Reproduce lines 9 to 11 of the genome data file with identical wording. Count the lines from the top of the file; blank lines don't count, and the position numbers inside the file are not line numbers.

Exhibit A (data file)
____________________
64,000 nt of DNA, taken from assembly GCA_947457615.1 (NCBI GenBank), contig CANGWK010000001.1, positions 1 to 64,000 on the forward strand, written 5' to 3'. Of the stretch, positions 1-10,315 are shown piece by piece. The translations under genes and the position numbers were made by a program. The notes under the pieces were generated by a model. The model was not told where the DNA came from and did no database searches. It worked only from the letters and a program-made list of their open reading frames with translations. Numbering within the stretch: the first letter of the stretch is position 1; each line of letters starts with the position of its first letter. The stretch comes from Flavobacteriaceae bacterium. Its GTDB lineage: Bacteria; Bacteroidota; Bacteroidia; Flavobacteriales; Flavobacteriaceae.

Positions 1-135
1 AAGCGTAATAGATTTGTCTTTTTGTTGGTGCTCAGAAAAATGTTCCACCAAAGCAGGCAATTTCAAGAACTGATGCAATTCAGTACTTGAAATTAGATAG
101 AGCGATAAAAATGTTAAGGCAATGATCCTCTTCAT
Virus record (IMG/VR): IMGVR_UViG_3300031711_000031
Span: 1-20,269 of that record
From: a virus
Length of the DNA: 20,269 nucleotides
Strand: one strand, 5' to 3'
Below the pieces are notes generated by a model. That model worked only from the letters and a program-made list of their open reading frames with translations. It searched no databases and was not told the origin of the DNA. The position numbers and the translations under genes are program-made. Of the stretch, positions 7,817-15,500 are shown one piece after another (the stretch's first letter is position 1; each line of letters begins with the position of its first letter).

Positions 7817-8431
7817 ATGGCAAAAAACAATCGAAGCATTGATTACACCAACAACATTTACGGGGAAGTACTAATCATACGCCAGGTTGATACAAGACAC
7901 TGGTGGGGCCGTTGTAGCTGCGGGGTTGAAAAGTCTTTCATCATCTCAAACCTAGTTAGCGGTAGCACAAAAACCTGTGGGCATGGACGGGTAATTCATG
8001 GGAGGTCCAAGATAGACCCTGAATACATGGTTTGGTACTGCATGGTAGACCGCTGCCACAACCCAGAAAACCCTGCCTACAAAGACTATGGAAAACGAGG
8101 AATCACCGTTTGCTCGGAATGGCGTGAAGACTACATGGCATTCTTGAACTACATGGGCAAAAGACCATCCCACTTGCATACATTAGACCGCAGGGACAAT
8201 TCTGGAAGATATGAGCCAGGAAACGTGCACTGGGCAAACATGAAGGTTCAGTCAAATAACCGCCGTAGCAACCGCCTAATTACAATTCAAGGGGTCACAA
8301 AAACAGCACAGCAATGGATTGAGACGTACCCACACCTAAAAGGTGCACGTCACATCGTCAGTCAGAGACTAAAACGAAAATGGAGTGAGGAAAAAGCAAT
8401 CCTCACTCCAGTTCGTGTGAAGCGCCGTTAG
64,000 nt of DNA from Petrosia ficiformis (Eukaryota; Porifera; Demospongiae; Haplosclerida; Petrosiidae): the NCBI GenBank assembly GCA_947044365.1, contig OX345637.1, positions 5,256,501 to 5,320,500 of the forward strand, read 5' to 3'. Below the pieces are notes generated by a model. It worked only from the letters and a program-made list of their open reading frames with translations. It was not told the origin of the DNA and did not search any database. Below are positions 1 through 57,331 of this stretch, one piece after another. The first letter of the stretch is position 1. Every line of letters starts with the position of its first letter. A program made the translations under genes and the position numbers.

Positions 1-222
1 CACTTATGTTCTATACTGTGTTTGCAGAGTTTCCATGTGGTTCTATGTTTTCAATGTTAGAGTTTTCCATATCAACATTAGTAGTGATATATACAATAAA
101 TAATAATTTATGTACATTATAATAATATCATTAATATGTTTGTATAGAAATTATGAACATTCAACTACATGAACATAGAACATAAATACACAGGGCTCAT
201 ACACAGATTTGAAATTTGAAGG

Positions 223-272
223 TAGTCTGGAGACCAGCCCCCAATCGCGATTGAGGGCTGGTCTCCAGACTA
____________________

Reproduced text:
Strand: one strand, 5' to 3'
Below the pieces are notes generated by a model. That model worked only from the letters and a program-made list of their open reading frames with translations. It searched no databases and was not told the origin of the DNA. The position numbers and the translations under genes are program-made. Of the stretch, positions 7,817-15,500 are shown one piece after another (the stretch's first letter is position 1; each line of letters begins with the position of its first letter).

Positions 7817-8431